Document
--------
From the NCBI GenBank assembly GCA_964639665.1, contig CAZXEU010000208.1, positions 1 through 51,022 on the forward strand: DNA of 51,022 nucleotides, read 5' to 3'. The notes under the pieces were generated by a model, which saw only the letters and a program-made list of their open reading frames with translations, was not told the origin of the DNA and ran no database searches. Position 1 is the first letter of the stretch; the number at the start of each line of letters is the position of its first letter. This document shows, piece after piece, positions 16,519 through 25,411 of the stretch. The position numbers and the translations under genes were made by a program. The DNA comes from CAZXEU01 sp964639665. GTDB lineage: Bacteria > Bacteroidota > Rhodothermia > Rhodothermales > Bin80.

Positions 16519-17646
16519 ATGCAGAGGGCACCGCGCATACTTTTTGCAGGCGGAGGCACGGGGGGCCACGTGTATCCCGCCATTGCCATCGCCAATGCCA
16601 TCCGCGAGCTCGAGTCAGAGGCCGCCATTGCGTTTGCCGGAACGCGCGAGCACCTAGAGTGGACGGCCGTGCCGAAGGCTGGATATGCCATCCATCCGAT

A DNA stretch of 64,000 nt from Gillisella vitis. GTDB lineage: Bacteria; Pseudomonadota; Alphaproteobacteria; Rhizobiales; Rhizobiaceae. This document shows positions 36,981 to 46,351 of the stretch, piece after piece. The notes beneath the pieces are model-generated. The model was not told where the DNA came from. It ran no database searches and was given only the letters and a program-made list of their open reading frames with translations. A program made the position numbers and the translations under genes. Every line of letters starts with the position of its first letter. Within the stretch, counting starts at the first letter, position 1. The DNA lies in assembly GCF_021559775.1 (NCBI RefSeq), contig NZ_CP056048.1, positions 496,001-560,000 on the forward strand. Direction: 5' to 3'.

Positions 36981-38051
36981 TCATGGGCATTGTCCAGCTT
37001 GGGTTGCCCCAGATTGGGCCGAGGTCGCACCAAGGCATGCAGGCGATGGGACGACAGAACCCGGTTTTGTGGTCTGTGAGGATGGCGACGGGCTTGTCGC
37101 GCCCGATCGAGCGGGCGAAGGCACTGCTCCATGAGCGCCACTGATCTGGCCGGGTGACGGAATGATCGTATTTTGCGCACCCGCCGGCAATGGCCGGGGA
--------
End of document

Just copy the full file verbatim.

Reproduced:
From the NCBI GenBank assembly GCA_964639665.1, contig CAZXEU010000208.1, positions 1 through 51,022 on the forward strand: DNA of 51,022 nucleotides, read 5' to 3'. The notes under the pieces were generated by a model, which saw only the letters and a program-made list of their open reading frames with translations, was not told the origin of the DNA and ran no database searches. Position 1 is the first letter of the stretch; the number at the start of each line of letters is the position of its first letter. This document shows, piece after piece, positions 16,519 through 25,411 of the stretch. The position numbers and the translations under genes were made by a program. The DNA comes from CAZXEU01 sp964639665. GTDB lineage: Bacteria > Bacteroidota > Rhodothermia > Rhodothermales > Bin80.

Positions 16519-17646
16519 ATGCAGAGGGCACCGCGCATACTTTTTGCAGGCGGAGGCACGGGGGGCCACGTGTATCCCGCCATTGCCATCGCCAATGCCA
16601 TCCGCGAGCTCGAGTCAGAGGCCGCCATTGCGTTTGCCGGAACGCGCGAGCACCTAGAGTGGACGGCCGTGCCGAAGGCTGGATATGCCATCCATCCGAT

A DNA stretch of 64,000 nt from Gillisella vitis. GTDB lineage: Bacteria; Pseudomonadota; Alphaproteobacteria; Rhizobiales; Rhizobiaceae. This document shows positions 36,981 to 46,351 of the stretch, piece after piece. The notes beneath the pieces are model-generated. The model was not told where the DNA came from. It ran no database searches and was given only the letters and a program-made list of their open reading frames with translations. A program made the position numbers and the translations under genes. Every line of letters starts with the position of its first letter. Within the stretch, counting starts at the first letter, position 1. The DNA lies in assembly GCF_021559775.1 (NCBI RefSeq), contig NZ_CP056048.1, positions 496,001-560,000 on the forward strand. Direction: 5' to 3'.

Positions 36981-38051
36981 TCATGGGCATTGTCCAGCTT
37001 GGGTTGCCCCAGATTGGGCCGAGGTCGCACCAAGGCATGCAGGCGATGGGACGACAGAACCCGGTTTTGTGGTCTGTGAGGATGGCGACGGGCTTGTCGC
37101 GCCCGATCGAGCGGGCGAAGGCACTGCTCCATGAGCGCCACTGATCTGGCCGGGTGACGGAATGATCGTATTTTGCGCACCCGCCGGCAATGGCCGGGGA